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Costa Rica – it was “a little damp”


AfricIan
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Spoiler alert – it rains in the rain forest!!

 

Christmas is going to get in the way of this TR but without giving too much away, thanks to our good friends at Busanga Safaris we had a “fantastico” fortnight in Costa Rica, visiting the Central Highlands, central Pacific Ocean coast and the rainforests of the southern Osa peninsula.

 
Our final sightings list totalled some 135 different birds, 11 mammals and 12 reptile and other species.

There were “things” on land (& trees), 

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“things” in the sea, 

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and “things” in the air.

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We had a great naturalist guide throughout the trip, take a bow Gustavo, who was backed up by some excellent local guides at the lodges. The lodges were great, as was the food and most importantly, the companionship on the trip was outstanding.


Coming up: Basics & in/around San Jose
 

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Excellent, I've been looking forward to seeing this. Don't let Christmas get in the way too much please! :)

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What teasers you present:  "A little damp" has me thinking deluge and "thanks to our good friends at Busanga Safaris we had a “fantastico” fortnight in Costa Rica" has me wondering how Busanga Safaris mixes with Costa Rica.  Great pics so far!

 

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Thanks all

 

Unfortunately @Galagothe next instalment will be post Christmas as I’ll be “away from my desk” for the duration.:(
@Atravelynn-  Whilst Busanga’s Tony McKeith was very much “African Safari”, since Lesley Pritt joined they’ve been doing more  “Out Of Africa” trips, mainly to Latin America & India.  I’ll expand a bit on this “in the next thrilling instalment”.
 

Edited by AfricIan
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Towlersonsafari

a sloth hurrah!

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Great start Ian, looking forward to see more from your Costa Rica adventure. It is an awesome country.

Edited by michael-ibk
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Well Ian ,  those teaser pictures and the birding in general make a future trip to Costa Rica for me inevitable ; can't wait to see the rest ! 

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One of my favorite countries.  Looking forward to this report.

 

Alan

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  • 2 weeks later...
AfricIan

Part 1 - Basics & in/around San Jose

 

Well, I’m back (now that’s a great ending to a book/film!!)


As mentioned earlier, this was one of Busanga Safaris “Out Of Africa” escorted small group trips with Lesley Pritt as our escort. They normally aim to have a maximum of 6 “guests” on these trips but for this one there were just the 4 of us, Vicky & I, Barbara and Trish.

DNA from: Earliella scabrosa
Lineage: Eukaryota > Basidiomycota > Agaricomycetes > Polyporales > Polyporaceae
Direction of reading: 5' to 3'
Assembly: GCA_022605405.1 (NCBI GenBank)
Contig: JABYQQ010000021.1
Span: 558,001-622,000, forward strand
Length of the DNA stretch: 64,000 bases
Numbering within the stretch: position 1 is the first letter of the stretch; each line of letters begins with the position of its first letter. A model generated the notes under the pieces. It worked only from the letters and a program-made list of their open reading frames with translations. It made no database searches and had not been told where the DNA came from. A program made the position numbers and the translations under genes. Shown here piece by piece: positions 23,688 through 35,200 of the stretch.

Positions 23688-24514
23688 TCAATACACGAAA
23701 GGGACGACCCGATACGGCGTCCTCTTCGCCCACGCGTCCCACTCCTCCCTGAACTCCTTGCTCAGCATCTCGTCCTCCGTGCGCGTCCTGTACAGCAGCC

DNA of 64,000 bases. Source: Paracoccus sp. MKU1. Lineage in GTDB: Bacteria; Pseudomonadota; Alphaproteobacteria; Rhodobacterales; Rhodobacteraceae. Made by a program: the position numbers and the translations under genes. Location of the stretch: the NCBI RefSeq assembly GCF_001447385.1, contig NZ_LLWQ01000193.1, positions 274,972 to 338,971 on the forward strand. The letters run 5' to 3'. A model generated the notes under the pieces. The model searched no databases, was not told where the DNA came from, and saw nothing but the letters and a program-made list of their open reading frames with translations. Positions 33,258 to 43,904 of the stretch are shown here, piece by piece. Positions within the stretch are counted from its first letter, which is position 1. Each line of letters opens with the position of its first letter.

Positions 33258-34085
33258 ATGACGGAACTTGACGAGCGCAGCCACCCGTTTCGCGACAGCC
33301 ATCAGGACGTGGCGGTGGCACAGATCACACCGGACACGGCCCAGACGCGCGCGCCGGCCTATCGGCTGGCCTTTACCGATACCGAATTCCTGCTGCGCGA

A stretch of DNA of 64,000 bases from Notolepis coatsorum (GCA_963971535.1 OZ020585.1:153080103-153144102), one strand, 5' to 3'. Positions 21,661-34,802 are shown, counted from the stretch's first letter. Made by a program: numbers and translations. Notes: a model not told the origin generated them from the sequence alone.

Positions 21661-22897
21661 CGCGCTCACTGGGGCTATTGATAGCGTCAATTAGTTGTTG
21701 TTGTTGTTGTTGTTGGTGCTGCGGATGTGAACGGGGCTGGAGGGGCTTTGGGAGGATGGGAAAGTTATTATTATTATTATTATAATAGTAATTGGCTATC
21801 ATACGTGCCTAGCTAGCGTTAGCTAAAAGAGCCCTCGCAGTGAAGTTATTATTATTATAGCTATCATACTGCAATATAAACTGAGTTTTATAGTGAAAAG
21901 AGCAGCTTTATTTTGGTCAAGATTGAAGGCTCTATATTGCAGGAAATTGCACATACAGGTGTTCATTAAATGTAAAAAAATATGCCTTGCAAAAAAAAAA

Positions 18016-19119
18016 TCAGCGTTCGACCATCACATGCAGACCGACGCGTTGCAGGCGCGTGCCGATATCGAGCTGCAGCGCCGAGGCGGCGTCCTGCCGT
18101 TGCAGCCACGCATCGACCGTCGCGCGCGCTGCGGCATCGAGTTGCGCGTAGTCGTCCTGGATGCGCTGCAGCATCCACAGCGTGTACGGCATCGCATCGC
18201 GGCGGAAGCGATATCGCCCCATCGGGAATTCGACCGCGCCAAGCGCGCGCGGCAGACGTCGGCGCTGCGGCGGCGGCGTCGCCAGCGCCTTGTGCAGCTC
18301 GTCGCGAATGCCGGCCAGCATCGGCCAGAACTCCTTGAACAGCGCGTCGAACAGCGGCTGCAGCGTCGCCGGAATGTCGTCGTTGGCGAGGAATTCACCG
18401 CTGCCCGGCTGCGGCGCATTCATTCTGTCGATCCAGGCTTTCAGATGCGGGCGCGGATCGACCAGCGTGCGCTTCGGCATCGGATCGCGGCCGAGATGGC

Trish was flying into San Jose from France so 8am on the 15th Nov saw Lesley, Barbara, Vicky & I rendezvous at Gatwick Airport for our British Airways direct flight to San Jose, 


Our Itinerary:
15th – 17th Nov, San Jose, Hotel Bougainvillea
17th – 19th Nov, San Gerardo De Dota, Trogon Lodge
19th – 21st Nov, Marino Ballena National Park, Pacific coast, La Cusinga Lodge
21st – 24th Nov, Corcovado National Park, Casa Corcovado Lodge
24th – 27th Nov, Piedras Blancas NP, Playa Nicuesa Lodge
27th – 29th Nov, San Jose, Hotel Bougainvillea
29th Nov, San Jose to London, British Airways, Dep. SJO 18:30


Long haul BA flights from Gatwick are on “refurbished” Boeing 777’s although from what I could see, “refurbished” means they’ve added more seats to give 10 across rather than 9 in “cattle” and some slightly bigger IFE screens. It’s still a 23year old 777. :(  We took-off pretty much on time and after an uneventful 11hrs we approached San Jose only to have the captain initiate a full-power go-around as, he explained later, a sudden rain squall had obscured his view of the runway on final approach. Perhaps it wasn’t going to be as dry a trip as we’d anticipated! Second time around all was fine, we were soon through immigration, reunited with our bags and Gustavo was waiting to meet us to take us to our hotel.


I’m not going to do a day-by-day account of the trip, more a location by location so I’ll start with the Bougainvillea Hotel - a nice 80 room “corporate hotel” but although there are conference/meeting facilities, it’s set in ~10acres of well-tended gardens, the rooms are spacious & comfortable and all the staff very friendly & helpful.
The gardens are ideal for spending a few hours pre- & post-breakfast so here are some images taken in & around the hotel, both on our initial stay and at the end of the trip:

 

AL9nZEWdPXL7ESpfWod1iLNEHRcn5ZoqmjezSnKo  AL9nZEXTMbrMgOJncQriHfkp-8yO5jGdhuoXq72A

 

AL9nZEUJfVZw9UxCSMrMDIS8kgE92qhqN0qAo29O  AL9nZEUI_CkUqXumH90a7BazRUA41P8XN4YXjgAc

Vicky's new friend

 

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Mottled Owl

 

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Variegated Squirrel

 

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AL9nZEWbwu78-43MAc7d3P9WO27eSy34tFQEADpV

Great Kiskadee

 

AL9nZEXMLJCoH7-YKphQQuqB6p3t5htlSVzyN9RT

Blue Grey Tanager

 

AL9nZEWuedXL0dDNJV2yCJeg5Mo2lJd0lDJnP9gS

Lesson’s Motmot

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Rufous-tailed Hummingbird

 

AL9nZEV8QVcahLfNnyj00_ErcqNMoQt-oknpn4hv  AL9nZEXDvVc1xhf0OuRv7NxG1TFg7UDAkyD1YerZ

Hoffmann’s Woodpecker                                                                              Monarch Butterfly Caterpillar

 

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Sipoeta epaphus?

 

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Frosty Flasher

 

AL9nZEVmqsfKCwOUMH6P7dv6Ktsi1SyhhPj2Xxt5

Banded Peacock